Tuesday, July 26, 2011

A Dispatch from Reuters

I think I have a new favorite classic film sub-genre: biographical films starring Edward G. Robinson. Yesterday I saw A Dispatch from Reuters, the story of Paul Julius Reuter and how he started the famous news wire service with some passenger pigeons. I'm beginning to think I love Eddie G. in these kinds of roles more than the gangster films. Although Johnny Rocco is hard to top. 

The real Julius Reuter, also
well known for his sideburns.
 

Like another Eddie G. biopic I love, Dr. Ehrlich's Magic Bullet, Robinson here plays a character completely unlike any of his gangsters: an industrious, hard working man who wants to speed up the dissemination of news not for any profit, but because "the news belongs to everyone." He starts out providing stock prices via carrier pigeons, and just to be as fair as possible, he locks the subscribers in the room while he reads the prices, and then lets them out all at once so no one has an advantage over anyone else. This leads to some hijinks where one banker tries to cheat by tossing the prices out the window to his office boy; Reuter notices this and next time, gives the wrong prices and doesn't correct himself until he sees the office boy run away.

The story reaches its climax when Reuter is the first, by over 7 hours (because he has built his own telegraph line from Ireland to England), to get the news of Lincoln's assassination. He won't hold it back, not even to save his best friend from losing a bundle in the stock market. The news starts a panic, but when no other source can confirm it, the brokers decide Reuter made it up to crash the market, and that leads to a session of Parliament where the members argue about whether Reuter can or should be punished. Right when it gets the most tense, however, a messenger comes in with the news that Lincoln has, in fact, been murdered. All the MPs have egg on their faces, but they do apologize to Reuter, and the movies ends on this great triumph.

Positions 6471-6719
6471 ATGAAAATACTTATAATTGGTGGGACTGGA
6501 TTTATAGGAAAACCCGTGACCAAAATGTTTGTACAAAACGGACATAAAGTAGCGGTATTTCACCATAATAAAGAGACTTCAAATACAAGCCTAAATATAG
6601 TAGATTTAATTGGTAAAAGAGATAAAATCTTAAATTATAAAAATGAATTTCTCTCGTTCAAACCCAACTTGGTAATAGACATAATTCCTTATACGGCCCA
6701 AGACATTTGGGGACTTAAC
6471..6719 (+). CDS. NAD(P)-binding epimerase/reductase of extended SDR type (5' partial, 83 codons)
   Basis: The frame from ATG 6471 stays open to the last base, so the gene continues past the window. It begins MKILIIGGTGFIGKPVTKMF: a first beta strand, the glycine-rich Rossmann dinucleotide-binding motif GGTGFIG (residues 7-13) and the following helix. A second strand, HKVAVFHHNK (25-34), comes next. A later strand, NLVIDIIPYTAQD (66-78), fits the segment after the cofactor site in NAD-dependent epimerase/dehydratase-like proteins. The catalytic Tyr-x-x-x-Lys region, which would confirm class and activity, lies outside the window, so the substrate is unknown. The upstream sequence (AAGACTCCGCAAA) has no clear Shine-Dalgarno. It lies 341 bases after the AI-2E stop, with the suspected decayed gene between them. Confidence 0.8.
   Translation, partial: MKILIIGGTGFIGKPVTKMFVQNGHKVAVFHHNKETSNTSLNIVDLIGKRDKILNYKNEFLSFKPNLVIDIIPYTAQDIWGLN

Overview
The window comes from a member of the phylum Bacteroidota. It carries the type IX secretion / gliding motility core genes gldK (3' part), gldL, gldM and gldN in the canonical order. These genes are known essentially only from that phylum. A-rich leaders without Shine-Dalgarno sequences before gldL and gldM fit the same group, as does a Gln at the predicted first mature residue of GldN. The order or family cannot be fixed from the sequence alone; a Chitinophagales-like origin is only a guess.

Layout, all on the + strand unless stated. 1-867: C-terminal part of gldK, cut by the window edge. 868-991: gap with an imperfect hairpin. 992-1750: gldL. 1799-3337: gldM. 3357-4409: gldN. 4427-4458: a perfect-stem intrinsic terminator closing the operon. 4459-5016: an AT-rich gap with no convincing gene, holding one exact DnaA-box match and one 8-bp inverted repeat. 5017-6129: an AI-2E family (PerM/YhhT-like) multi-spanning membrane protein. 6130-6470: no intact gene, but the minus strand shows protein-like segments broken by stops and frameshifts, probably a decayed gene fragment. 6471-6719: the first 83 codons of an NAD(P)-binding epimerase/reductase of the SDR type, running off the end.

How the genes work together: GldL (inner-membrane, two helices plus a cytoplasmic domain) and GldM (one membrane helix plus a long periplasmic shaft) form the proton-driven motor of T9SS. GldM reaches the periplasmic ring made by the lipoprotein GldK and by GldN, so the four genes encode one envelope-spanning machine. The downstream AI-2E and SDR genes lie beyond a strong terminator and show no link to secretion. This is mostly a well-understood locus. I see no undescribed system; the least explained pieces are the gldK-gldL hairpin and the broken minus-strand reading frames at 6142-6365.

Sadly, Robinson did not grow
similar sideburns for the movie.
 
One person I felt was kind of unnecessary to the film was Eddie Albert, who plays Reuter's friend Max. They're in business together from the start (back in the days when the local village children call Reuter "the pigeon fool" and throw rocks at him), but Max is lazy and irresponsible, at one point letting all the pigeons get away. He does provide contrast by making Reuter/Robinson look all that more industrious, but I don't think he brought much else to the film, and Reuter looks hardworking enough on his own.

As always at Warner Bros, there is all kind of character actor goodness to be found in this film, including Otto Kruger (Reuter's father-in-law), Albert Basserman (Reuter's partner Geller), Nigel Bruce (Sir Randolph), Montagu Love (John Delane, head of The Times), and Gene Lockhart (Bauer the banker).



2 comments:

Sam [also known as Harry] said...

I've actually been unable to understand why Edie Albert was in most of the vehicles in which he played. I never really warmed up to him--not even in "Green Acres"...

He was, however, in one of my favorite TV shows as a child, the "Cry of Silence" episode of The Outer Limits. Creepy.....

Jennifer M. said...

I can usually take or leave him, but for most of this movie I wanted to punch his character in the face.